On September 6, 2004, approximately 1745 mountain daylight time, a Cessna 182, N2725G, piloted by a private pilot, was substantially damaged during a forced landing 8 nautical miles southwest of Gillette, Wyoming. Visual meteorological conditions prevailed at the time of the accident. The personal flight was being conducted under the provisions of Title 14 CFR Part 91 without a flight plan. The pilot reported no injuries. The cross-country flight originated at Casper, Wyoming, at 1700.

According to the accident report submitted by the pilot, he was in cruise flight when the engine began to run rough. In a telephone conversation with the pilot, he stated he heard sounds of grinding metal. Shortly thereafter, the "engine began to shake violently." The pilot shut the engine down and attempted a forced landing to a plowed field. During the forced landing, the nose wheel impacted a small rut, separating the nose landing gear tire from the nose landing gear assembly. The airplane nosed over wrinkling the fuselage, crushing the vertical stabilizer and bending both wings.

The engine was examined at Mobile, Alabama, on February 22, 2005. An external examination showed no apparent damage. The top and rear seams of the crankcase and the accessory drive housing showed evidence of oil leakage. The crankcase seam at the front portion of the engine, just below the propeller flange gasket, also showed evidence of previous oil leakage. The gasket area between the front crankcase and the front of the oil sump showed oil leakage. Oil covered the bottom of the oil sump.

An internal examination of the engine showed the number 3 piston, piston rings, and tension springs, and the number 3 exhaust valve head had fragmented into numerous pieces. These pieces were located in the oil sump. Approximately 2 tablespoons of oil was recovered from the sump. The inside of the crankcase halves showed impact damage in the areas aft of the number 4 piston and forward of the number 3 piston. The inside walls of the crankcase were significantly blackened. The top inside of the number 3 cylinder head showed numerous impact marks including a 7/8 inch long, 1/8 inch wide and 1/8 inch deep indentation at one of the spark plug openings, and a 1/2 inch long, 1/8 inch wide, and 1/8 inch deep indentation at the area of the exhaust valve seat which were consistent with a valve head edge impact. The number 3 exhaust valve seat was not present. The number 3 exhaust valve stem was removed and examined. Fractures observed on the valve stem were consistent with overload failure. The number 3 exhaust valve guide was elongated. An examination of the crankshaft, camshaft, other cylinders, pistons, valves, and valve springs showed no pre-existing failures. The rocker box housings, rockers, and springs, were oil stained. No evidence of the number 3 exhaust valve seat was found among the fractured pieces in the engine.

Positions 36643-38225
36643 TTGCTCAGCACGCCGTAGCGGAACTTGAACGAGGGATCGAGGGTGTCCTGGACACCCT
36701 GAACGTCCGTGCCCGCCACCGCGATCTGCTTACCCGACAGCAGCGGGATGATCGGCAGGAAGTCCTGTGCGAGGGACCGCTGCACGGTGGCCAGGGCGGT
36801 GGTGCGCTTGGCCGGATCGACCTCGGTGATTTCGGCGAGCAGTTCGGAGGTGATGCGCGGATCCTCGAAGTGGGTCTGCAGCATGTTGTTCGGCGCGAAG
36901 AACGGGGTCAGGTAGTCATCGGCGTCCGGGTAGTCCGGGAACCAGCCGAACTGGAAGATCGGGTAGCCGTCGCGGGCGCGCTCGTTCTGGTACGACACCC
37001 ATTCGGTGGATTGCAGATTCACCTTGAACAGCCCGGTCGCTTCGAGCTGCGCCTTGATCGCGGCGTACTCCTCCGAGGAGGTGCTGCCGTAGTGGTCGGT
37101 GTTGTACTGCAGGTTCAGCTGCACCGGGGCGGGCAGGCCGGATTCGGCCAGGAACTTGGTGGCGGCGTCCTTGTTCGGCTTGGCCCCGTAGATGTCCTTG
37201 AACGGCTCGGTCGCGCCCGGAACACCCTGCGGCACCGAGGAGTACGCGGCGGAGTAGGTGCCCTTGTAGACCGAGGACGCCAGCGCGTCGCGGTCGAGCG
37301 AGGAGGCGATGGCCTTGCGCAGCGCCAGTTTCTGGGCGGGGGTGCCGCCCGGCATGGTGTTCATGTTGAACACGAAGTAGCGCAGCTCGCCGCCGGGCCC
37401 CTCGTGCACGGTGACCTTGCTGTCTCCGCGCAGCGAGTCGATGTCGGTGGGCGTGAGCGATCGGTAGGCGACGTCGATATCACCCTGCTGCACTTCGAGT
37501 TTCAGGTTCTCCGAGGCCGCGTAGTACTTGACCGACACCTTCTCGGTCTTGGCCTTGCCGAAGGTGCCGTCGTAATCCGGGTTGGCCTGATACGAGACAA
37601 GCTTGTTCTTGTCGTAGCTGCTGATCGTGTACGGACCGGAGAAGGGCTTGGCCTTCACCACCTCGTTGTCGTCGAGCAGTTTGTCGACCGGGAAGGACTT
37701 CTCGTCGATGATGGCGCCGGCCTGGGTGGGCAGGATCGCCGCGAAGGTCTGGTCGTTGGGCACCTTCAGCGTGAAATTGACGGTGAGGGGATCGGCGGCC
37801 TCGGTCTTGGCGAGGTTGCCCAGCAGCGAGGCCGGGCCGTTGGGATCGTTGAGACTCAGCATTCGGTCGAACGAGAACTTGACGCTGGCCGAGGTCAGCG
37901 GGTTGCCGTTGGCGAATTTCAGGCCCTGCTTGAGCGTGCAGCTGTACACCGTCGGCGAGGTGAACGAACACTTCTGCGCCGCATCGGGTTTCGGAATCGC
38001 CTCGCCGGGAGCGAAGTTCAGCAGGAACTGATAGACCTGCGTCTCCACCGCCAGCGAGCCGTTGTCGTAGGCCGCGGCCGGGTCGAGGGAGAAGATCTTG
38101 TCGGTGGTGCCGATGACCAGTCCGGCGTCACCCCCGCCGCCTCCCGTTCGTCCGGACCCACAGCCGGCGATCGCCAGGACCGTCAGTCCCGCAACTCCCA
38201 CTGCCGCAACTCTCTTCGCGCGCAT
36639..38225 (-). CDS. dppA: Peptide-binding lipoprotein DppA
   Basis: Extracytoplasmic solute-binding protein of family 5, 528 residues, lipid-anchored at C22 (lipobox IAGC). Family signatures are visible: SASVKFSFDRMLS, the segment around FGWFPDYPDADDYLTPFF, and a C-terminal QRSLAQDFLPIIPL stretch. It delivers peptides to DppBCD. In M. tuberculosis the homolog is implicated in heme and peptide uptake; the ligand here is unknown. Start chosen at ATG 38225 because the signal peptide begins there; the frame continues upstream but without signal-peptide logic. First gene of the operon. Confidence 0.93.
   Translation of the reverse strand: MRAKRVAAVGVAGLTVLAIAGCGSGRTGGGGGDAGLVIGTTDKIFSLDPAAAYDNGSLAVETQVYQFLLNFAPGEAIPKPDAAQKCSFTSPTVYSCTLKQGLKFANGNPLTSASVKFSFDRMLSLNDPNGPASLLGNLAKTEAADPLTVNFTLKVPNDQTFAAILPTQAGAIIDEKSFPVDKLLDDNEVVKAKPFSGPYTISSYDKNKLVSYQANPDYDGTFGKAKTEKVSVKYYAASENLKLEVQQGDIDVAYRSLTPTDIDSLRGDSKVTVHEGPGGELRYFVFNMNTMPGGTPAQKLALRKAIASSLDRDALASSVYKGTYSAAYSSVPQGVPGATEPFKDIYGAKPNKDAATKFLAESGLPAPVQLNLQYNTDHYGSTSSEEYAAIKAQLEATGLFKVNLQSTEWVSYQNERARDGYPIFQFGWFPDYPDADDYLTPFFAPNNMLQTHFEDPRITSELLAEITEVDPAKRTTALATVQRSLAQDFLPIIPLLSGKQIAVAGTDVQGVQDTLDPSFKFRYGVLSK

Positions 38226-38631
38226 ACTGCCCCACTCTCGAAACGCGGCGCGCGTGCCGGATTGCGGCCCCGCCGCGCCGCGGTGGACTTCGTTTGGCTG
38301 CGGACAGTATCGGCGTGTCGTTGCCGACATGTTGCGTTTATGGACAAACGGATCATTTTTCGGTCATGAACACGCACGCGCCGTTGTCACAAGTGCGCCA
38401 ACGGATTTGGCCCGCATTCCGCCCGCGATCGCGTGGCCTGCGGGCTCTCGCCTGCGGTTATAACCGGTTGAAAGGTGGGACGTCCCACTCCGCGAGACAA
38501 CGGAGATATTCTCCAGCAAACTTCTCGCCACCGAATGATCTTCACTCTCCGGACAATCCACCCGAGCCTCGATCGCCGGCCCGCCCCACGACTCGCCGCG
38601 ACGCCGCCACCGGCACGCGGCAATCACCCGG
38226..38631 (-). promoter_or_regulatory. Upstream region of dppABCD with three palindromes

The left and right magnetos were bench-tested. Both magnetos' leads consistently fired within the range of 300 to 3,000 rpm.

According to maintenance records, the engine had accumulated approximately 200 hours since the annual inspection when the accident occurred. Previous to the annual inspection, the airplane had not been flown within the previous 10 years.

An examination of the remaining airplane systems, conducted by the FAA, revealed no anomalies.

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